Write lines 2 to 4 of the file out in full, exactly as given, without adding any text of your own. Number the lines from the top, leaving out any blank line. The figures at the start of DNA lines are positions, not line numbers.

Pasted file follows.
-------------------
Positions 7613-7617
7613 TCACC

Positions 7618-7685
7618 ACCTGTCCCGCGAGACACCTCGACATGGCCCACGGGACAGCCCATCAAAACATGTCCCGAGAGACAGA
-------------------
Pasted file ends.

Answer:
7613 TCACC

Positions 7618-7685
7618 ACCTGTCCCGCGAGACACCTCGACATGGCCCACGGGACAGCCCATCAAAACATGTCCCGAGAGACAGA